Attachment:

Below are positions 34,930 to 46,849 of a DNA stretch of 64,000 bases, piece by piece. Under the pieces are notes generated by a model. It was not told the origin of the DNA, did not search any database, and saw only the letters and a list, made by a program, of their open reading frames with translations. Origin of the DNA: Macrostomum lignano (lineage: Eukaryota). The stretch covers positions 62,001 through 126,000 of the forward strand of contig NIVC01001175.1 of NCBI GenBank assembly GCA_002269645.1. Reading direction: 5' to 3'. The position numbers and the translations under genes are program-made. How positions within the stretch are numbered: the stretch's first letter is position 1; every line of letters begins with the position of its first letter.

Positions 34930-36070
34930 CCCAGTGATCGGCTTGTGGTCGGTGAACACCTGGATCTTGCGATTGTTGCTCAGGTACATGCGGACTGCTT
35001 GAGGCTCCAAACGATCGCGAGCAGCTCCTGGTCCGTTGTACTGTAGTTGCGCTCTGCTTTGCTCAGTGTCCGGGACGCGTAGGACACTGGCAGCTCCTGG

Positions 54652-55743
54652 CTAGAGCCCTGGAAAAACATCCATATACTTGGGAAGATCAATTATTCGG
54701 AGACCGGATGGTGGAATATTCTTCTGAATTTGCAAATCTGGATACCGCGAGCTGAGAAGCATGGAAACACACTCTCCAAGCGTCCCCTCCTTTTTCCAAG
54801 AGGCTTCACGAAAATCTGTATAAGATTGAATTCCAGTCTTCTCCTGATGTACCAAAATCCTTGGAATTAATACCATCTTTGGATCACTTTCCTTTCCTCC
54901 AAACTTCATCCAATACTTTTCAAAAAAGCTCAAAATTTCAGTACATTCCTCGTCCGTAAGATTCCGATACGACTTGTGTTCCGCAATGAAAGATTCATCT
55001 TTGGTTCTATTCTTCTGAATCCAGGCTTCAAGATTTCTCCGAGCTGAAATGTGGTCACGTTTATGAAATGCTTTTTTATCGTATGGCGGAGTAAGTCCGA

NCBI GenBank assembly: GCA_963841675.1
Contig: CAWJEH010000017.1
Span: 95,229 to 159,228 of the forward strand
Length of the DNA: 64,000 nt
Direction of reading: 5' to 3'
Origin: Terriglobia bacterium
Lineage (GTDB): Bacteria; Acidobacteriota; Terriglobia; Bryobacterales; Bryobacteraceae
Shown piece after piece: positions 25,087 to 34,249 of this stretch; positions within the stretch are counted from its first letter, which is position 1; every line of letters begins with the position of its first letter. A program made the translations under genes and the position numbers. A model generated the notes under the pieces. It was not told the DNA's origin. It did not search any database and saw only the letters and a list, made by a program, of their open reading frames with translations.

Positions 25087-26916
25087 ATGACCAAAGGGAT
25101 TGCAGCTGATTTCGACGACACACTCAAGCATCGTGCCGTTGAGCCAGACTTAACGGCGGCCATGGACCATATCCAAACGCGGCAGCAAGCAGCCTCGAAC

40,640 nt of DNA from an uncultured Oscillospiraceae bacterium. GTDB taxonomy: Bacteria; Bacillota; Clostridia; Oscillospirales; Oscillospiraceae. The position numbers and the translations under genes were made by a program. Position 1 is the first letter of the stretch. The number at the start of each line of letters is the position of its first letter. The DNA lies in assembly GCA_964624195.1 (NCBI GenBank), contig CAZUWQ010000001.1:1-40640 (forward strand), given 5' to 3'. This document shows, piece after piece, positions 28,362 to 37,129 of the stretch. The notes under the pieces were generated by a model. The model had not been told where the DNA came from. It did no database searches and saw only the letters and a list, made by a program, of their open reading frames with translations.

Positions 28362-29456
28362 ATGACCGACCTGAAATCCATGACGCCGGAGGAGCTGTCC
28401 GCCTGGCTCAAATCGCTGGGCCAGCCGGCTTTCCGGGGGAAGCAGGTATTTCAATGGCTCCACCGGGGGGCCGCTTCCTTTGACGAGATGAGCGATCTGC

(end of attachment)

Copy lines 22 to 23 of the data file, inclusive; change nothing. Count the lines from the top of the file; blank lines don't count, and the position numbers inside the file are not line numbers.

40,640 nt of DNA from an uncultured Oscillospiraceae bacterium. GTDB taxonomy: Bacteria; Bacillota; Clostridia; Oscillospirales; Oscillospiraceae. The position numbers and the translations under genes were made by a program. Position 1 is the first letter of the stretch. The number at the start of each line of letters is the position of its first letter. The DNA lies in assembly GCA_964624195.1 (NCBI GenBank), contig CAZUWQ010000001.1:1-40640 (forward strand), given 5' to 3'. This document shows, piece after piece, positions 28,362 to 37,129 of the stretch. The notes under the pieces were generated by a model. The model had not been told where the DNA came from. It did no database searches and saw only the letters and a list, made by a program, of their open reading frames with translations.

Positions 28362-29456